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Those of you who have been following Oddball Pilot know that I had an opportunity to fly in Nepal this past Spring. I was working as an instructor pilot in a Caravan for Goma Air, a new airline in Nepal. Goma was started by a group of experienced pilots and a couple of businessmen. One of these pioneering pilots (and the Director of Operations for the new company) is Captain A.D. Sherpa.
A.D brought a wide range of experience to Goma Air, from flying twin Otters into the STOL strips of western Nepal, to flying ATRs in a formal IFR environment in India. He made the hard decision to give up the steady airline job and return home to start a small airline at home with some friends. Goma Air went from idea to reality in just seven months.
A.D.’s personal story, and the story of Goma Air, is interesting. So is the path an aspiring Nepalese pilot must take to become a commercial pilot: there are no flight training facilities in Nepal, so all the training needs to take place somewhere else.
A.D. was also one of the first pilots I worked with in Surkhet. He’s a really good pilot. Most of us can learn how to pilot a plane with a high degree of competence, but there are a few pilots out there who seem to have a natural grasp for how a plane interacts with the air. A.D. is one these. Needless to say, it was a pleasure to work with him.
All the Nepalese pilots I met were naturally self-deprecating, and disinclined to talk about their own accomplishments (very unusual for a group of pilots!). So it took a fair amount of pressure to get A.D. to sit down and talk about himself. I did eventually corner him, and it was well worth the effort.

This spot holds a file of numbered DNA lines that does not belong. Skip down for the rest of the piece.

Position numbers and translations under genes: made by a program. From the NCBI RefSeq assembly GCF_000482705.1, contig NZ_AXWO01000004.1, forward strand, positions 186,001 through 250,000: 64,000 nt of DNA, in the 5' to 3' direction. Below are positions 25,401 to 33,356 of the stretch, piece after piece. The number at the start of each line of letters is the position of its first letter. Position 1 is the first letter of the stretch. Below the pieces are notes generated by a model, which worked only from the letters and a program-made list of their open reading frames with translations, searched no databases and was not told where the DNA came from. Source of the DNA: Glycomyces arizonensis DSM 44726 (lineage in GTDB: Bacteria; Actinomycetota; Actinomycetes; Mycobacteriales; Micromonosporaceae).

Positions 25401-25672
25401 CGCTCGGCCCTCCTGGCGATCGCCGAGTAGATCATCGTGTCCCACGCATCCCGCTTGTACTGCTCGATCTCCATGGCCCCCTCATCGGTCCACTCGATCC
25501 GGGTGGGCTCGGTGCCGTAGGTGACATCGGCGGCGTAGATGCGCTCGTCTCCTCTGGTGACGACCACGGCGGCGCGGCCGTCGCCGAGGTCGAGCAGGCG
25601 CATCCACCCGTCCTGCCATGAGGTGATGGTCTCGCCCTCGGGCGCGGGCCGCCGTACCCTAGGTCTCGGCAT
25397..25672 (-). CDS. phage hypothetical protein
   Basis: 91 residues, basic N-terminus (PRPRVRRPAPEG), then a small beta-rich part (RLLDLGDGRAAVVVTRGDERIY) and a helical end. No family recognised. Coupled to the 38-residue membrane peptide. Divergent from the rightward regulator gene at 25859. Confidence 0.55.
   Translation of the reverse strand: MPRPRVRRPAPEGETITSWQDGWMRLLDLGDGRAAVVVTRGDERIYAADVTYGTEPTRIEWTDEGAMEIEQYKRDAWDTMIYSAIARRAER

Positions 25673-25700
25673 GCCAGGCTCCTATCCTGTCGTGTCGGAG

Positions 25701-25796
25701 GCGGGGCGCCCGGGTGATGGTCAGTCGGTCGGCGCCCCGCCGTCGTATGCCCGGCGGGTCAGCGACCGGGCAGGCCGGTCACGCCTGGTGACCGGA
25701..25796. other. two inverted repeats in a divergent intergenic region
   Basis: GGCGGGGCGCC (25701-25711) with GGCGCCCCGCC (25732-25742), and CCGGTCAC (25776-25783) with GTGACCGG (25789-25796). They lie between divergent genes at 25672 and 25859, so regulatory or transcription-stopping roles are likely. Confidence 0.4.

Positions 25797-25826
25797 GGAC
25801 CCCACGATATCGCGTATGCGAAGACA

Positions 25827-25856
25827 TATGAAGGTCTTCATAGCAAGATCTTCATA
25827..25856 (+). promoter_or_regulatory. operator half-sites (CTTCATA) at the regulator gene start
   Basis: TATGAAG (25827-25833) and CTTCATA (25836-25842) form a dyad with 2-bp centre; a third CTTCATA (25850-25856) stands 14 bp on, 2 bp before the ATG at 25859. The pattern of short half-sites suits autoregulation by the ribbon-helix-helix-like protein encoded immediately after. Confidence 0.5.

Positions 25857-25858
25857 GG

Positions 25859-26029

In this interview you’ll hear about:
- What it was like for A.D. to go to the Ukraine for flight training, instead of heading to the U.S. like most Nepalese pilots did at the time.
- What it was like to start with 10-15 hours of glider flying, and then move into a single engine Yak 322 and a multi-engine Antonov An-28 during his flight training.
- How entry-level flying jobs in Nepal differ from those in other places.
- Why there are no flight schools in Nepal.
- His progression from flying a twin Otter, to a Harbin Y-12, to a Jetstream 41, to an ATR 72, to a Cessna 208 Caravan.
- Why there’s a long apprenticeship in the right seat for most Nepalese airlines.
- What it was like to get his ATP in the U.S., and make the transition from the right seat to the left seat.
- How Goma Air went from an idea to an operating airline in seven months, and why they bought Caravans instead of Twin Otters.
- Why most Nepalese now go to the Philippines or South Africa for flight training.
- The limited opportunities for foreign pilots in Nepal.
- The challenges of flying in Nepal.
- The advantages of not flying for a big airline.
- How the Caravan compares to the Twin Otter.
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